Quote Originally Posted by Yora View Post
    S2E21: Comes the Inquisitor

    Oh, well... Can't say I'm a fan. This isn't quite a bottle episode, but sitting between two big effects and action episodes at the end of the season, this one was clearly made with a very tight budget in mind. It doesn't have any action and almost no special effects, and I assume almost the whole effects budgets for the episodes went into getting the Narn and Lennier into mask. And aside from G'Kar, their parts are so small they probably did all of those in a single day.

    G'Kar's plot does make some progress for his overall story, but doesn't actually accomplish anything. In a condensed version of the series, all of it would be cut. Except for the short scene with Vir in the elevator, though that scene seemed much more important for Vir than for G'Kar. Oddly enough, it also was the only scene with Vir in it, other than the one shot were he stands on a bridge. It's a good scene. I guess they just didn't have any other good point to squeeze it in. It could have happened pretty much at any point in the last three episodes.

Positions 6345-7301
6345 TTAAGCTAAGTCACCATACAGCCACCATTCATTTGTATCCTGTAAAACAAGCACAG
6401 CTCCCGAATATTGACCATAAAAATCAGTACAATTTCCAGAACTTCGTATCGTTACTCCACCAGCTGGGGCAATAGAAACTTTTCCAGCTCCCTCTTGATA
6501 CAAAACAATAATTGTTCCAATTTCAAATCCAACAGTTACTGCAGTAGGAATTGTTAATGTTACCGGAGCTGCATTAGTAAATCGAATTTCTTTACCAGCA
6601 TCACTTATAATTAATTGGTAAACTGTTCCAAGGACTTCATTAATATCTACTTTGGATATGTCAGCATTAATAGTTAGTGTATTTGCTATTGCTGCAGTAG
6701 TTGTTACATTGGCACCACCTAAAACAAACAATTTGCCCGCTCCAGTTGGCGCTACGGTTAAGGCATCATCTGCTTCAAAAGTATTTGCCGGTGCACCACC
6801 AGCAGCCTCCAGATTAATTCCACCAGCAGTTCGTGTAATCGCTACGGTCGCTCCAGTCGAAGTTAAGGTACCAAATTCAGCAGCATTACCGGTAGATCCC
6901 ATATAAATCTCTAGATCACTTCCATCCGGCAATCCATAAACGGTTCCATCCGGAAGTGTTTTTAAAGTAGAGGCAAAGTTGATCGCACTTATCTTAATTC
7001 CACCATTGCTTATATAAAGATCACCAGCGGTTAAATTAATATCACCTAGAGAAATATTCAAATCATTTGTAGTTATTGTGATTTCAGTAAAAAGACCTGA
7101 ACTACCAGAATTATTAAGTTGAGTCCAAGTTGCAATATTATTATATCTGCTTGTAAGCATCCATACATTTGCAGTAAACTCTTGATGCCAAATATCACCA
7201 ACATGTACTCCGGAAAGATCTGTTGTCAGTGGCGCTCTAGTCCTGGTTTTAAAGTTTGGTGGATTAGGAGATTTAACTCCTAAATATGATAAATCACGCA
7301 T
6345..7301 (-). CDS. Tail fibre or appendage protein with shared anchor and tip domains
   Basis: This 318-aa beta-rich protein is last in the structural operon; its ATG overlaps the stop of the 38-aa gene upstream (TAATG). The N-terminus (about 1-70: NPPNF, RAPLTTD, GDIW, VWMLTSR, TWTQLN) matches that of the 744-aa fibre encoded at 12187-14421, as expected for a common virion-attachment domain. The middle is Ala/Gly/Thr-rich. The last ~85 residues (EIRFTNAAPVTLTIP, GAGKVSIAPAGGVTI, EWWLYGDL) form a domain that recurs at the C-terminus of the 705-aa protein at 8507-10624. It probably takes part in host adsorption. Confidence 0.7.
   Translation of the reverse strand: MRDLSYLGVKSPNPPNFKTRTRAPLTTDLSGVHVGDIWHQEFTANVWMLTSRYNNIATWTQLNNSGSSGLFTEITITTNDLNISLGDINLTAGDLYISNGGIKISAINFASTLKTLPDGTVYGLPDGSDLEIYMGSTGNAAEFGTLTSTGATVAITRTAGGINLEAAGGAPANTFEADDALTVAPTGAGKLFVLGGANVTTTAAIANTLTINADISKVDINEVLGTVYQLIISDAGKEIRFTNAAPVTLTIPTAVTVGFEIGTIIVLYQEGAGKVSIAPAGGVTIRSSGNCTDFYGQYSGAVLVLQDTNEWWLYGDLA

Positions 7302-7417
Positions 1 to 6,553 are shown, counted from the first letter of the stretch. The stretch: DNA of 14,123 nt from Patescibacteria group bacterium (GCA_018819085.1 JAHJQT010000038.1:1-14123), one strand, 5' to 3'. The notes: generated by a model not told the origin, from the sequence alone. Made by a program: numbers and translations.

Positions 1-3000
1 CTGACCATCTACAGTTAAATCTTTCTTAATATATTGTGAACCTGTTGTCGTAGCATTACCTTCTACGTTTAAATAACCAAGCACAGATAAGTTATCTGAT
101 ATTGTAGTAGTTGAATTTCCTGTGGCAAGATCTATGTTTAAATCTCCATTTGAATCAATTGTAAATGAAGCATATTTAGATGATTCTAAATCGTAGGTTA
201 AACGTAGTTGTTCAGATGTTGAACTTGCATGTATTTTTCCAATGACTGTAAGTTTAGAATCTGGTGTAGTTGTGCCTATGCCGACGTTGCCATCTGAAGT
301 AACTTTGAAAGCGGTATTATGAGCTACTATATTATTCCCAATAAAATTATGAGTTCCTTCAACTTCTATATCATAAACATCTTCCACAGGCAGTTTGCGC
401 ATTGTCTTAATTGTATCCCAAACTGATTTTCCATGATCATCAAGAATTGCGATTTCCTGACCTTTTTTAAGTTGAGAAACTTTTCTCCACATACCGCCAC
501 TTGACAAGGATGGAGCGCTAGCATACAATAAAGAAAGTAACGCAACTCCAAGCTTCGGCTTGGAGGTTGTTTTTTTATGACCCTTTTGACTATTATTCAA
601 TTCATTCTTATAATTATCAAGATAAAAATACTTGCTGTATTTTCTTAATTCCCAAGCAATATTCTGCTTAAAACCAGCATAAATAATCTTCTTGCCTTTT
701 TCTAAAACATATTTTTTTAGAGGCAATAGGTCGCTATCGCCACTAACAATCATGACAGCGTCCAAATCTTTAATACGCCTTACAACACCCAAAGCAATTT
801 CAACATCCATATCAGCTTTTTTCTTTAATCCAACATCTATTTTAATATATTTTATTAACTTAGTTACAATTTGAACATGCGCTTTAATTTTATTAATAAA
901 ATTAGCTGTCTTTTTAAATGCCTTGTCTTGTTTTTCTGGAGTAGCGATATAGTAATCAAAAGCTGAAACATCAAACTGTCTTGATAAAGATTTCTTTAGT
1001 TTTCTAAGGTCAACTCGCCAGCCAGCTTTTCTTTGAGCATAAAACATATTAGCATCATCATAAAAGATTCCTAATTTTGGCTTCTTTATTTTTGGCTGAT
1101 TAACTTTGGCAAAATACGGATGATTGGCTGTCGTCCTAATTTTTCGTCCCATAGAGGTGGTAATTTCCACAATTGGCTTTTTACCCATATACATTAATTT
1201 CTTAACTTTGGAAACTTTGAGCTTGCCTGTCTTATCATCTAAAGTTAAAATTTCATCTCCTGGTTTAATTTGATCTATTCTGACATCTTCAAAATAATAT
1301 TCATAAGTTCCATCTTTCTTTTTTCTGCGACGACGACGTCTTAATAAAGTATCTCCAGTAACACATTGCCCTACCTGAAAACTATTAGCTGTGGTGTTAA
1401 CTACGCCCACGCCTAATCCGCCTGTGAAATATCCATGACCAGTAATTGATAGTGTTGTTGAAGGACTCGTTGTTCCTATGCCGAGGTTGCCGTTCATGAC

Now Delenn's story is what I consider to be the weaker part. I get the idea that they wanted to show that Delenn's and Sherridan's roles in the future will have to be selfless ones, and that they are not into it for either fame or the power they will gain. Which is a good one. But the execution with the Inquisitor doesn't really click. That Jack the Ripper reveal at the end is a bit silly, but I think it's meant to be foreshadowing that the Vorlons have been watching and occasionally meddling on Earth for a long time. It's just not clear in this episode for how long this really has been going on.